Are you uncertain — perhaps, even skeptical — that a budget can work for your family? Maybe the answers to the following questions will help to convince you that a budget can indeed work for your family. First, however, let’s explain what we mean when we use the term “a budget.”
A budget for a family is basically a financial plan for a period of one year or less that provides spending and saving goals that they set, possibly with some guidance by a financial counselor. Each category of actual spending and saving is then compared against these goals. The actual spending in each category will usually be at least somewhat under or over the goal for that category; i.e., actual spending in each category will rarely be the same as the goal for that category of spending. The crucial consideration is whether the total actual amount of spending (or saving) is significantly above or below the total goal for spending (or saving).
Now let’s consider several questions regarding whether or not a budget can work for your family.
Why do we need a budget — we are already saving plenty of money?
For Christians, one of the primary reasons to have a budget is to be a good steward (or manager) of the financial resources that God enables us to have. I Corinthians 4:2 says, “[I]t is required in stewards that one be found faithful.” And Luke 12:48b states, “For everyone to whom much is given, from him much will be required. . . .”
Because a budget requires you to set spending and saving guidelines, having a budget can help you to focus on how you really desire to use the financial resources that God entrusts to you. For example, as you set your spending and saving guidelines, you may decide that, because God is richly blessing you, you will save less so you can increase your contributions to Christian ministries. Also, a budget may help you to become aware that you have been spending more than you really want to in some categories, and that you have been spending less than you would like to in other categories.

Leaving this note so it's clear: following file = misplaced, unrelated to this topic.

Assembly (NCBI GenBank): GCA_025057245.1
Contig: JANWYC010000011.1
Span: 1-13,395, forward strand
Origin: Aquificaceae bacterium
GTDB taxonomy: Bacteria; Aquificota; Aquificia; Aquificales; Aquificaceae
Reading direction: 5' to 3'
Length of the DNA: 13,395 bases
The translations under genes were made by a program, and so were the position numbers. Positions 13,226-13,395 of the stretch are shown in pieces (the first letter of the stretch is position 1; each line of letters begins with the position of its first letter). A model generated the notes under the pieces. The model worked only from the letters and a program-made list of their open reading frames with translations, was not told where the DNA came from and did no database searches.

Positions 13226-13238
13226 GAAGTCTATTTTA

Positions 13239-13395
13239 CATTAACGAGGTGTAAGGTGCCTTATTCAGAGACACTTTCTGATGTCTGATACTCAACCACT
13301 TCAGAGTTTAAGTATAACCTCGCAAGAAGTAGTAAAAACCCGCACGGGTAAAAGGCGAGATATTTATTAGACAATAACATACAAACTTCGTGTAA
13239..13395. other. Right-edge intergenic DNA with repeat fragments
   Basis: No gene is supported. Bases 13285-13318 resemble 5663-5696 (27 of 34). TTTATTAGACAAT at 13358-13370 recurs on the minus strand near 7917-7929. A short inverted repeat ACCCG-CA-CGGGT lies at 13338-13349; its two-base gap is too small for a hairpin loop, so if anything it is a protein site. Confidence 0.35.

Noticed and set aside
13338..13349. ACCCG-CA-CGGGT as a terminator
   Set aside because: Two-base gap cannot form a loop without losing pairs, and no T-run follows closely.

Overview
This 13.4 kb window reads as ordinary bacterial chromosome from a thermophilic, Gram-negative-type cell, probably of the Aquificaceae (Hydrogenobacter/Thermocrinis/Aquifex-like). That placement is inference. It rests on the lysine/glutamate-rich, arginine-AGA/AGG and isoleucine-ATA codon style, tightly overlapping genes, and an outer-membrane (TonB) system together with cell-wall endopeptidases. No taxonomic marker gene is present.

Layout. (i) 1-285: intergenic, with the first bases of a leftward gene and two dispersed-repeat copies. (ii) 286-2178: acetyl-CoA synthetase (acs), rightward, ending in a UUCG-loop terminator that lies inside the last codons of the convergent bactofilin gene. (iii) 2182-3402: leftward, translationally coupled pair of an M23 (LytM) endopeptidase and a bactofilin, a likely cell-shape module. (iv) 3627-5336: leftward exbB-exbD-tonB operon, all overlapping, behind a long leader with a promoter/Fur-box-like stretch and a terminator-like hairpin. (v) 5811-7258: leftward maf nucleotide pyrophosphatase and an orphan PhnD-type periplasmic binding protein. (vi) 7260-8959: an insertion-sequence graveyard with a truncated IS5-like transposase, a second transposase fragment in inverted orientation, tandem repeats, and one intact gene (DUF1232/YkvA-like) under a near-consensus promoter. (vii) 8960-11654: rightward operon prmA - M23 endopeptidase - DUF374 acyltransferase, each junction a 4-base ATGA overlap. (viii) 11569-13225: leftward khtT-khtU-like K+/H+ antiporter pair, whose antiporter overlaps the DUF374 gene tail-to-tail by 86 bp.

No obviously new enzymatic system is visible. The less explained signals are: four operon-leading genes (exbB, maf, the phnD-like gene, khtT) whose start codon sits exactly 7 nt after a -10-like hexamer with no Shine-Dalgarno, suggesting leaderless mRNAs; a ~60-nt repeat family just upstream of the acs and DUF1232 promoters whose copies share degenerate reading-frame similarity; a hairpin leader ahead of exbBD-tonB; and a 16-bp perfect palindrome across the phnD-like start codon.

How can a budget work for us — we spend everything we earn just for things that we really need?
In Matthew 25:14-29, the parable of the talents, which discusses giving money to stewards for them to manage, makes it clear that we are responsible for whatever financial resources that we have been given, even if the amount isn’t much.
Surplus money is often found in the process of developing a budget, when each area of spending is given careful consideration. As you prepare to make decisions about how much to spend in each category, it will be important for you to give ample thought to ways to get the most for each dollar that you spend. For example, you may be able to reduce substantially the costs of even your necessities by shopping more prudently — waiting for sales, shopping frequently at discounters, purchasing store brands, etc. What you save can be used to purchase other items or set aside to meet future needs.
What good is a budget if we have unexpected expenses all the time?
Prudent budgeting should attempt to take into consideration extraordinary expenses such as major repairs for your car or for the central air conditioning or heating system of your house. You may not have enough money to cover all of your extraordinary expenses during the first year or two after you begin budgeting, but over a period of several years, prudent budgeting should enable you to set aside ample money to pay for most, if not all, such expenses.
How can we have a budget that works if my spouse and I have such different views about spending and saving?